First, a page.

Just a few days after it was announced that Matt Barnes would be the first Black male Bachelor in the show’s 18-year franchise and 40 seasons, a former producer is spilling some serious tea on how the show handled Black female contestants in the past.
On June 13, former Bachelor casting producer Jazzy Collins posted on her Instagram account an open letter to ABC detailing her disgust with the show’s lack of interest in casting men and women of color beyond “the token Black person, Asian person, or Latinx person to satisfy what you believe to be the needs of the viewers,” Glamour reported.
Collins didn’t hold back, accusing them of dismissing Black women who were visibly Black and rocked their natural hair.
“Women with afros, braids, locs, etc; weren’t even given a chance because of the white standards of beauty,” she claimed, adding that only “ethnically ambiguous” people of color were chosen.”
Sis added that while she played a crucial role in getting Rachel Lindsay, the first Black Bachelorette, cast in the franchise, sadly the season after hers was back to their old games when it came to casting and women of color.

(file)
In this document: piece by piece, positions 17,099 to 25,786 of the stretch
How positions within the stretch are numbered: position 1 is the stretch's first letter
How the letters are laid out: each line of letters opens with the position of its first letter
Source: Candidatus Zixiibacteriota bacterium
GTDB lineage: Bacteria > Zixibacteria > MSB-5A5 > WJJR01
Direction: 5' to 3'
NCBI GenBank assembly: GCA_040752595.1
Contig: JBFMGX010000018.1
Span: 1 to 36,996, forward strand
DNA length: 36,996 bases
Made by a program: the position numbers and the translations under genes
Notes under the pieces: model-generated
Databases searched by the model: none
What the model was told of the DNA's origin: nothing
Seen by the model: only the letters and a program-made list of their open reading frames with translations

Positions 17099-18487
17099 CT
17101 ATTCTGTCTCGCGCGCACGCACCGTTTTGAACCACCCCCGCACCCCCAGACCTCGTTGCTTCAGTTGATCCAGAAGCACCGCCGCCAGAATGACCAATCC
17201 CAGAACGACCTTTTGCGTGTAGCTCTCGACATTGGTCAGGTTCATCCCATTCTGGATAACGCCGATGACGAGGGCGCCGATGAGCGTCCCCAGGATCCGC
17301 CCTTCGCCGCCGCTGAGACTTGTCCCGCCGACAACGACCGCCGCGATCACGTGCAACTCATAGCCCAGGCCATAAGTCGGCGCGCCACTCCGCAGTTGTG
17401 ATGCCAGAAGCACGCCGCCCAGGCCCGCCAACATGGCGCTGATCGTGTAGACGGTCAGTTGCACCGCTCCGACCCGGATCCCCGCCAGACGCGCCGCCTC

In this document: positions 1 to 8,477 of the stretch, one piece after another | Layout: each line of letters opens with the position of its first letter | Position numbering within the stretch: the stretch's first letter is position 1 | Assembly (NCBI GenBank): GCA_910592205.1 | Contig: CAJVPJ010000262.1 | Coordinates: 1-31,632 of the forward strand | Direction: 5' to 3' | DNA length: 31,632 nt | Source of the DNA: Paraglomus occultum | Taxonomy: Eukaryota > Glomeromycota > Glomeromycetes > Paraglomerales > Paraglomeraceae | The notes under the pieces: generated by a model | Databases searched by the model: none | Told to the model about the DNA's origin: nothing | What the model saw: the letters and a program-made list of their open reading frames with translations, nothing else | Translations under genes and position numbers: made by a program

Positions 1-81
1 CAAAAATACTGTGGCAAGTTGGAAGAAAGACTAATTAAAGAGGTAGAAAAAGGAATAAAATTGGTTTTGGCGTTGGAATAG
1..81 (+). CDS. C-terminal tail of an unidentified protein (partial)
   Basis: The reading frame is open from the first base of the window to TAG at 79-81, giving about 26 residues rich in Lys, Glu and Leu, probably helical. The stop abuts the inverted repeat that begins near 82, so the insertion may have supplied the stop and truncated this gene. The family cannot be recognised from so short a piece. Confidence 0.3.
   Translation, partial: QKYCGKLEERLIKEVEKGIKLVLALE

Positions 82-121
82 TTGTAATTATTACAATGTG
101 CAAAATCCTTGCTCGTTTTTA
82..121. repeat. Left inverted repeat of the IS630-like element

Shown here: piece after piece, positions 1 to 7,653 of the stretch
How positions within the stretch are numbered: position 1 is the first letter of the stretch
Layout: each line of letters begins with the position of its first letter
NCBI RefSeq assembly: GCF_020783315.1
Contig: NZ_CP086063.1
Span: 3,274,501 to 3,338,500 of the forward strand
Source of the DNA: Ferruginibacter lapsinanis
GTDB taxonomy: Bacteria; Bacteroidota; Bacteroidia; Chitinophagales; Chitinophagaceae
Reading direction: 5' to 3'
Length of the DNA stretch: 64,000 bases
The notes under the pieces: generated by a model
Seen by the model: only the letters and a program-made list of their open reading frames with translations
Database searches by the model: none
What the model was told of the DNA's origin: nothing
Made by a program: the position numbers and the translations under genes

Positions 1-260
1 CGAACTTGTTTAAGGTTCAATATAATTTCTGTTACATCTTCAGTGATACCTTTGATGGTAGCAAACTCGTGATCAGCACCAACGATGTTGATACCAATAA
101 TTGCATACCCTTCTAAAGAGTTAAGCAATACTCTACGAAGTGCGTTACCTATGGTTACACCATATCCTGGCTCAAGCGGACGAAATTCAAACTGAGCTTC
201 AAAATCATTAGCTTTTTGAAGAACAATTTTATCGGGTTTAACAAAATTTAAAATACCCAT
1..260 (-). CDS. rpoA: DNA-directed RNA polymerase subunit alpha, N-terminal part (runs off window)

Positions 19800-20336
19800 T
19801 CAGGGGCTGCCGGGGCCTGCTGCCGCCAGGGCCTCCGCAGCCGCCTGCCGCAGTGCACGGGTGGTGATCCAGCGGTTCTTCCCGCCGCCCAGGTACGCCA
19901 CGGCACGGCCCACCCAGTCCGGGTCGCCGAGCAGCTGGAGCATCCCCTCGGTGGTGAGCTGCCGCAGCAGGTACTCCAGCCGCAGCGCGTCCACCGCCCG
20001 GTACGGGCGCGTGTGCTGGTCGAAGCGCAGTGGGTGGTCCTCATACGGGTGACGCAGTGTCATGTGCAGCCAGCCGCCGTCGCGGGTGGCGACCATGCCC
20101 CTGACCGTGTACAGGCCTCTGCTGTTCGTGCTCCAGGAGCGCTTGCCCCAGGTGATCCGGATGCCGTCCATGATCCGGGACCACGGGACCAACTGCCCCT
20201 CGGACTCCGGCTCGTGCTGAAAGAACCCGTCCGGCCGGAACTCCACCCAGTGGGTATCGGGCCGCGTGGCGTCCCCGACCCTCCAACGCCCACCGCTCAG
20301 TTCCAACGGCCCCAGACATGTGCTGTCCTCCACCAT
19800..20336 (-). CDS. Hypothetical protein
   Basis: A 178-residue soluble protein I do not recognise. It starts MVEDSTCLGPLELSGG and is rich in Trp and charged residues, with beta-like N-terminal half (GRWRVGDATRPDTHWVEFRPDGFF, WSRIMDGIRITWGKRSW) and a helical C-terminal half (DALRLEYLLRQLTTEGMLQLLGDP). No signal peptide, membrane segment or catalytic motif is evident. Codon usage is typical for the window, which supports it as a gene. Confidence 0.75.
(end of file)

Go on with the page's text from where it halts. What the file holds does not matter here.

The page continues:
“My hope was that having a racially diverse cast of gentlemen would be an important milestone that would continue into the future. That was not the case…Your show has white-washed for decades, inside and out. Your head of post-production is white. Your casting director is white. Your executive in charge is white,” Collins continued.
“Not only is it important to have a diverse cast reflect what the rest of America looks like, [but it’s also] important for the production and casting teams to be able to share the same experiences as the cast members.”
Now Collins wasn’t the Black woman to speak against the show—Lindsay also had some words, taking to Twitter to congratulate James for his upcoming season, but also express her feelings about the show’s problematic past.
While it’s completely awful that these white casting directors continue to discriminate against Black women and their natural hair and turn them away from participating from the show…is having Black Bachelorettes the type of representation we need given the nature of the show itself? Or should that even matter? Real talk: I’m still on the fence.
But either way, I hope the folks behind the reality romance series are paying attention and recognize that Black women come in all shades and hair textures and shouldn’t be dismissed because of it.